The Prison Religion Project
The Prison Religion Project serves as a bridge to greater understanding in this important intersection of religious pluralism, prisoner rights, and public policy.
Why a Prison Religion Project?
The Religious Land Use and Institutionalized Persons Act of 2000 (RLUIPA) requires, among other things, federal and state correctional authorities to accommodate religion in prisons in a way that does not substantially burden inmates’ religious practice. Federal correctional authorities are also subject to the Religious Freedom Restoration Act of 1993 (RFRA). However, the application of these requirements has resulted in much uncertainty in many jurisdictions and even resistance in some. The Prison Religion Project strives to address these issues by providing educational materials and a forum for inclusive discussion about accommodation of religious diversity in prisons.
Research Dialogue Method
The Center brings together officials who oversee chaplaincy and religion in correctional institutions in dialogue with one another and the Center's facilitators to work through issues in law, policy, and institutional culture for greater understanding of religious diversity and religious accommodation. Through such dialogues interfaith leadership is employed for institutional change. To learn more, see Dr. McGraw's chapter "From Prison Religion to Interfaith Leadership for Institutional Change," in Interreligious/Interfaith Studies: Defining a New Field. Eboo Patel, Jennifer Howe Peace, and Noah Silverman, eds. (Beacon Press, 2018).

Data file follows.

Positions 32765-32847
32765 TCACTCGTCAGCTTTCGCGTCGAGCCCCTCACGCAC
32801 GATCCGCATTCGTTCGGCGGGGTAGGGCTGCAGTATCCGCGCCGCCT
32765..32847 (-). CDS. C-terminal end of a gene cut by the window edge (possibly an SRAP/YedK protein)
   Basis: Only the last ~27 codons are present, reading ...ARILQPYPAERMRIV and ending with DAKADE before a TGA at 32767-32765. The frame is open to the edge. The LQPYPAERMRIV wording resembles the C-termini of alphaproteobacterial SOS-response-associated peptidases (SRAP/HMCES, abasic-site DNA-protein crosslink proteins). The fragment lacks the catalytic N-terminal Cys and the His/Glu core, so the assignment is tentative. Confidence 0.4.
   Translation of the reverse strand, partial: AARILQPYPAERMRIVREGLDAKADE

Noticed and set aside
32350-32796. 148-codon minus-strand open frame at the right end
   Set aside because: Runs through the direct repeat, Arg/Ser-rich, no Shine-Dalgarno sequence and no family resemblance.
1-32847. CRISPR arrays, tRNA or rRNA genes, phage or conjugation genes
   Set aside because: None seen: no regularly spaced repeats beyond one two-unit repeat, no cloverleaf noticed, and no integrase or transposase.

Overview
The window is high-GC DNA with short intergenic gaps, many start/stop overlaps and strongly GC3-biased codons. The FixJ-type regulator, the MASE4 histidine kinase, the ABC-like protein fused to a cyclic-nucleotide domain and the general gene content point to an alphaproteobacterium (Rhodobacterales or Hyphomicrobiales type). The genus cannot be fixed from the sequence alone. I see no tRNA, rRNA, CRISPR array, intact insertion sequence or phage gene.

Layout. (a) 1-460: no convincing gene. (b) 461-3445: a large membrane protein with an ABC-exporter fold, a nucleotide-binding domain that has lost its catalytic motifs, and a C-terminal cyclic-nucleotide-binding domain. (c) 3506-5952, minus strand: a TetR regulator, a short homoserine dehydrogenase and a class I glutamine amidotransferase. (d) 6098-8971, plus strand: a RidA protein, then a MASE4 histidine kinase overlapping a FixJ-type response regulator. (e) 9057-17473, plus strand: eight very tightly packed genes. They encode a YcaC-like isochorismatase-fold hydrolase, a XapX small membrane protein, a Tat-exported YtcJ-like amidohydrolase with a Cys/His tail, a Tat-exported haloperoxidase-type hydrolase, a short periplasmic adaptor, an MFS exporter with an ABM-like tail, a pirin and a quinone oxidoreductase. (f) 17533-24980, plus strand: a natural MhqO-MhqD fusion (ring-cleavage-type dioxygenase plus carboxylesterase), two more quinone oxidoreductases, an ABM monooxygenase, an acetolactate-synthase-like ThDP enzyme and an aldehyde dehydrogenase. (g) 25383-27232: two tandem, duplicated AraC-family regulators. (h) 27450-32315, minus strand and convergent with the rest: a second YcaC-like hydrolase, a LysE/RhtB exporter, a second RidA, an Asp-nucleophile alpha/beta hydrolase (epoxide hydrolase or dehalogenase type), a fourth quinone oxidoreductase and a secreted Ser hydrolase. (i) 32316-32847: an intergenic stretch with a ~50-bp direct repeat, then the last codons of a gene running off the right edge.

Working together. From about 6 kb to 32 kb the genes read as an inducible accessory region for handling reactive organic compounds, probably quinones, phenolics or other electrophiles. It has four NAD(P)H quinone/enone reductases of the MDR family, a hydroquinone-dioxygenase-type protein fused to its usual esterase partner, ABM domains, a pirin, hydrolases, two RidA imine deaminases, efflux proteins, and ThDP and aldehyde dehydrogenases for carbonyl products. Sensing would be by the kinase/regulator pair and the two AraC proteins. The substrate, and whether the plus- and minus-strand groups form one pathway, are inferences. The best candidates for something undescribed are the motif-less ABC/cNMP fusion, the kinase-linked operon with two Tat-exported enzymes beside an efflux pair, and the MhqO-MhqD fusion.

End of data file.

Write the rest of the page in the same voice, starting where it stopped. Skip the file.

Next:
The Pluralism Project at Harvard/Prisons/Selected Links - Provides links to religious organizations involved in prison ministry and issues.
"Enforcing Religious Freedom in Prison" – United States Commission on Civil Rights
"Religion in Prisons: 50 State Survey of Prison Chaplains" – Pew Forum on Religion & Public Life
The Becket Fund for Religious Liberty's Resource on RLUIPA - Addresses prison religion cases and other cases under RLUIPA.